Playing the Part of Leader
“Don’t just act like the character. Be the character.” I’ve heard these words from theater directors many times, and so have countless other actors and actresses on stage and screen. The best actors are the ones who cause you to forget that you’re watching a movie or attending a live play, who can convince you that what you're observing is real. They are the ones who believe in and lose themselves in their characters, truly feel what they are portraying, and bring their authentic selves to their roles.
Such is the case with the best leaders.
You can learn the behaviors of a good leader, and act like one, but until you truly feel and believe in what you are doing, your “audience" may be left unconvinced, uninspired, and wanting more. By "audience" I mean anyone within the leader's realm of influence - peers, direct reports, managers, customers, stakeholders. Like a realistic actor, the character-based leader engages his mind, heart, and soul in an authentic portrayal of the part. He's not merely acting the part. He is leading.
What can leaders learn from the best actors about how to be authentic?
Know your back story
To bring a character to life in a truly genuine way actors uncover the values and motivations that lie beneath the surface of the script with questions such as these:
Who am I, where do I come from, what do I want and why, how will I get it, what must I overcome, what happens if I don't get it?
As leaders, how often do we stop to ask these questions of ourselves? And what happens if we do? We will gain awareness and understanding of what drives us. Of our values. Of what we believe in. And others will see that in us.
Many actors improvise in rehearsals as a way to explore options for bringing a character to life. They discover what works, and doesn't work. They learn what feels right. Others improvise for our entertainment. And, it is in these moments, when scripts and egos are tossed aside, that some of the most genuine and memorable moments emerge. These moments are enabled by two fundamental rules of improvisation:
1. Do not deny
This is arguably the most important rule in improvisation. During a scene, stage partners will make an offer of some kind - this is any action or dialog that may advance the scene - and it must be accepted. The more offers, the fewer denials, the more interesting and real the scene. Denial is the number one reason most improvised scenes go bad.
What would happen in our leadership lives if we were to accept more offers than we deny? If we were to toss our corporate scripts aside and try new things? We'd discover what works and doesn't work. And what feels right.
2. Make your partners look good
The best improvised scenes are those in which all stage partners focus their energy on making everyone else with whom they are onstage look good. By doing so, each is joined in a collective effort to lift the entire group and produce something that is interesting and memorable.
Imagine if we were to focus our efforts on making our "corporate stage partners" look good. There wouldn't be second guessing of intent and motivation. No questions about objectives and hidden agendas. Instead, we'd be producing and winning, collectively.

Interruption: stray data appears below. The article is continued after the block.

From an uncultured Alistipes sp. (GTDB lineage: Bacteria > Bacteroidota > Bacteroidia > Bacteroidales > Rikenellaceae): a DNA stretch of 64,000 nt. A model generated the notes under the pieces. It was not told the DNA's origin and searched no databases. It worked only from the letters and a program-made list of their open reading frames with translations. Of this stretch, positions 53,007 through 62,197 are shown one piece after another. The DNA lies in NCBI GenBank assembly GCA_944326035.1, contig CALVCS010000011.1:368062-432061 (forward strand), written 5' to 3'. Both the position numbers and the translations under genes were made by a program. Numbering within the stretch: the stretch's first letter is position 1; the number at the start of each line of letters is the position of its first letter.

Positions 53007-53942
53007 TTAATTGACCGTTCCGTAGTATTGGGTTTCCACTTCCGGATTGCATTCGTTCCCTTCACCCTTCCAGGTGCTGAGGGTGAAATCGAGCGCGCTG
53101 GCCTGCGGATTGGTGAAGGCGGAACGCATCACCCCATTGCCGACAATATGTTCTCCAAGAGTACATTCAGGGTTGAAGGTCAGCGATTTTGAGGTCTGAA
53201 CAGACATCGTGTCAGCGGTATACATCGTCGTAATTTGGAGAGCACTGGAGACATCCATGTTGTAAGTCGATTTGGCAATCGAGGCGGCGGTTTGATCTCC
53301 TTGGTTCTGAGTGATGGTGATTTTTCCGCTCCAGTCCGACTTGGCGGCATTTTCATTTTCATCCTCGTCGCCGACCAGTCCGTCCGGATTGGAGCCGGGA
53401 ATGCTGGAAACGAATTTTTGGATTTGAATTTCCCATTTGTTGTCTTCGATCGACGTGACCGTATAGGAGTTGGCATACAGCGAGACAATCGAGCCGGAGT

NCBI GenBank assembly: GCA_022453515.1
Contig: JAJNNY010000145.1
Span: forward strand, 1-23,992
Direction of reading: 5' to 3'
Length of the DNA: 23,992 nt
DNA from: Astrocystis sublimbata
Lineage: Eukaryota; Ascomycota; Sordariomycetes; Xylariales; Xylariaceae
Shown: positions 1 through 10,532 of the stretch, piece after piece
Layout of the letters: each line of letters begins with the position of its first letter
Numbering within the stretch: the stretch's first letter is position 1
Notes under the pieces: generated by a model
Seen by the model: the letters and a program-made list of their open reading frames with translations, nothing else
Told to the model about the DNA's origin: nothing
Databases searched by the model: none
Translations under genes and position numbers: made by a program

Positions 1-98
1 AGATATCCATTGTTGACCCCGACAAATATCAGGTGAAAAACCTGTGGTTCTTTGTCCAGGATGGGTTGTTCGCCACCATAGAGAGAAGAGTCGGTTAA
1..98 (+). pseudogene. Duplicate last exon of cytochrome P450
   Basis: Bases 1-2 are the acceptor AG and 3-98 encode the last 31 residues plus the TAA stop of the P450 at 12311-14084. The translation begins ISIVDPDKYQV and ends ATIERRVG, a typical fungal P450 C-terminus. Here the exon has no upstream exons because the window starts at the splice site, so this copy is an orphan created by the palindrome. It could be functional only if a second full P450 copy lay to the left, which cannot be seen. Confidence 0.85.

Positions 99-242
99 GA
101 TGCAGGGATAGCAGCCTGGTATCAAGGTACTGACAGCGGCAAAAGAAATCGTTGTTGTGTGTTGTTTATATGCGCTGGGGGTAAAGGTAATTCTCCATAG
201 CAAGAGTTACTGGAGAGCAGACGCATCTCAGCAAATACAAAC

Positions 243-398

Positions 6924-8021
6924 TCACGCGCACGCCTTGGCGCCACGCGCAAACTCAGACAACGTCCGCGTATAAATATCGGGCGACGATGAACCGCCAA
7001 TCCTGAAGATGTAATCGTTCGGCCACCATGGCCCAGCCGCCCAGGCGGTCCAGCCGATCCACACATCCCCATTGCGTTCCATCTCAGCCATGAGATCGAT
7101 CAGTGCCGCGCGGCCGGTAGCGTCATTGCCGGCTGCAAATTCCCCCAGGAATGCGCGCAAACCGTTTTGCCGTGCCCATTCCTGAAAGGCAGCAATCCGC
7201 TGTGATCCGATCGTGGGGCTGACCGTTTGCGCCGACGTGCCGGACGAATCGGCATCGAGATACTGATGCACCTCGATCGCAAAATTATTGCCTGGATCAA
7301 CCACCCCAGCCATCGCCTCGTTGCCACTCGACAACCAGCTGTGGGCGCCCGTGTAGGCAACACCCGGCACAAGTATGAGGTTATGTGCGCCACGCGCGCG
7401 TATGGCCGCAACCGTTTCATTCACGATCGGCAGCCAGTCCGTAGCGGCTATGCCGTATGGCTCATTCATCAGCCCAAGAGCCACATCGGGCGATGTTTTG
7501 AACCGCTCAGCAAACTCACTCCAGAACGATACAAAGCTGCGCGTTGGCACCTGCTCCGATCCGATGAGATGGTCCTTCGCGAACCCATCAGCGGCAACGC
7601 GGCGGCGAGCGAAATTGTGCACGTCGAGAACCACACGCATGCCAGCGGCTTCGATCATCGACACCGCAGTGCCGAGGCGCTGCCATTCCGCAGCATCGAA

Think about the last time you walked away from a performance thinking an actor was robotic and fake. You felt like they were just reciting lines. You didn't believe what they were saying, and neither did they. The best actors don’t just memorize and speak their lines. They interpret, understand, and then genuinely communicate, through their performance, the author's intent.
We are often scripted in our roles as leaders. We have corporate messages to cascade. Pre-written presentations to deliver. It is in these instances when our authentic selves must bleed through more than ever if we are to engage, inspire, and motivate our workforce. We can't just read the lines. We have to understand and believe them first.
Read the reviews
Many actors will tell you they don't read the reviews of their performances. I don't blame them. Sometimes they are scathing, and other times they are so over-pouring with compliments they read as though they are advertisements written by the producers themselves. But every now and then there is a review that is honest, constructive, and focused on making the actor better. These are the reviews actors should read.
Same with leaders. For most of us, our reviews aren't likely published for public view. But the best leaders seek out reviews, and don't stop at the ones that are glowing. They find the truth tellers who genuinely want them to be better. This allows them to look in a mirror, gain further self-awareness and take responsibility for change.
No actor plays the same part for a lifetime. Most have a new role on a regular basis. Even the ones that land a long-running play or a TV series eventually move on. This keeps their craft fresh and gives them the opportunity to be challenged by new things. Arguably there is comfort and familiarity in playing the same part, but they know it is in their best interest, and in the interest of others, to move on.
The best leaders don't stay in the same leadership roles forever. They change departments, functions, companies, states, countries, continents. This offers them a variety of challenges, an adversity of conditions, a diversity of settings, and an intensity of effort. All of which enables them to be better and more authentic.
To be a genuine and authentic leader, try discovering your values, tossing the script aside to try new things, shining the spotlight on others, believing in what you're doing, listening to your critics, and taking on new opportunities.
On a spectrum from acting like a leader to being a leader, where do you fall? What techniques have you used for yourself or with those you coach, to produce that authentic leader within?
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